Well there was no shock with the latest report from the BBB that credit collection agencies remain amongst the tops for most complaints by consumers. Even the most careful consumer can occasionally find themselves dealing with a collection agency. Overdue magazine subscriptions, parking tickets, video store late fees, library fines, medical bills and more can all be sold to collection agencies. To make matters worse, collection records are extremely damaging to credit scores and will remain on credit reports for 7 years whether or not the account is paid off later.
image source, flickr.com
What should you do if you find yourself sucked into the collection world? Here are a few tips:
• Take overdue bill notices seriously. Call the creditor immediately if you believe the bill is inaccurate or fraudulent. Don’t ignore these warnings.
• Pay up. It is sometimes better to pay a bill you feel is inaccurate before it is sent to collections rather than continue to protest and risk damaging your credit. You can always continue to dispute the bill after it has been paid.
• Know your rights under the Fair Debt Collection Practices Act. Collectors cannot contact you at unusual times or places, cannot threaten or harass you and cannot tell you false things.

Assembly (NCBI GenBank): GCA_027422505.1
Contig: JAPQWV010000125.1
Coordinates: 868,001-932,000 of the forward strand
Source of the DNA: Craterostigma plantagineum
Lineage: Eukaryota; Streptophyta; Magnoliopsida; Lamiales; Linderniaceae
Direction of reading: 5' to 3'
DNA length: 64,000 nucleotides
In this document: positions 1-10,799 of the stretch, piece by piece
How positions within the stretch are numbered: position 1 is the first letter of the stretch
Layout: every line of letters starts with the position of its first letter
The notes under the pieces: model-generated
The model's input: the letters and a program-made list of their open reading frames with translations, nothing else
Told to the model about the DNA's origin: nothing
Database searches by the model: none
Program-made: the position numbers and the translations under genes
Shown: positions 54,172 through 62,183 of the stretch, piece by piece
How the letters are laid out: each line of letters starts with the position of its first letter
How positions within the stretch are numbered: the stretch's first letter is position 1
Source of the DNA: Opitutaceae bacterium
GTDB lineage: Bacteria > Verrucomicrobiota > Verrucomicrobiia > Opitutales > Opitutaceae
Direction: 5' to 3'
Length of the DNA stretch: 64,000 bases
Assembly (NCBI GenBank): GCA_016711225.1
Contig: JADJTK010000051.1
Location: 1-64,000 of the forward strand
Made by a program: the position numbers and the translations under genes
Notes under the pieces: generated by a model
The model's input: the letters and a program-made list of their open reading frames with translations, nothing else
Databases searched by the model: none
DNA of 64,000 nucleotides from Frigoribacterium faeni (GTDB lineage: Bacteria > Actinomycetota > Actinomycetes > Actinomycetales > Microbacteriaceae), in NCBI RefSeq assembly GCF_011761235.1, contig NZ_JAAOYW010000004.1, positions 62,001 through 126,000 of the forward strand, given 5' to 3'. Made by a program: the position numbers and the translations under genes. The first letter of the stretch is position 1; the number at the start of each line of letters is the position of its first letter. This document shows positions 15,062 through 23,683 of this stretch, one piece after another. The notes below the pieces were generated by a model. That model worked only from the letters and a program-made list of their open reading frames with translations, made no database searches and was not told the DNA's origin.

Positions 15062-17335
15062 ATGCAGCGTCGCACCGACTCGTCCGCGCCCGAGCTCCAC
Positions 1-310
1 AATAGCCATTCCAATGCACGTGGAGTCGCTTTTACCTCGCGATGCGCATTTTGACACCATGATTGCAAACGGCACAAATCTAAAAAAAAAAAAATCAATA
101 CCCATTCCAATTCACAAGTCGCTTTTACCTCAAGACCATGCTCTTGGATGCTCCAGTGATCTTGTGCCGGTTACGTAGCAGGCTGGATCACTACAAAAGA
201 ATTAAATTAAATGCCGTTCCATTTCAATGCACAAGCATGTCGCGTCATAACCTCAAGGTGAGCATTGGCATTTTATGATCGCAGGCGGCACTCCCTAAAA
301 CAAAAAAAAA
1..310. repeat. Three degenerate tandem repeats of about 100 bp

• Understand how collection accounts are reported. Once the collection account appears on your credit report it will remain there for 7 years. The record will not be removed from your credit report if you pay off the debt. Also, you may see multiple records appear on your report if the collection debt is sold.
• If you do decide to pay the debt, negotiate a reduced settlement and get everything in writing before you send any money.
• Watch the collection agency closely. The agency may try to collect more than your agreed settlement or to remove extra funds from your checking account. Having a written agreement can help you stop these actions.
• Keep detailed records. Save copies of letters and other communications with a collector for future reference. You’ll need these documents if the collector tries to change the date of your record so it will remain on your credit report longer.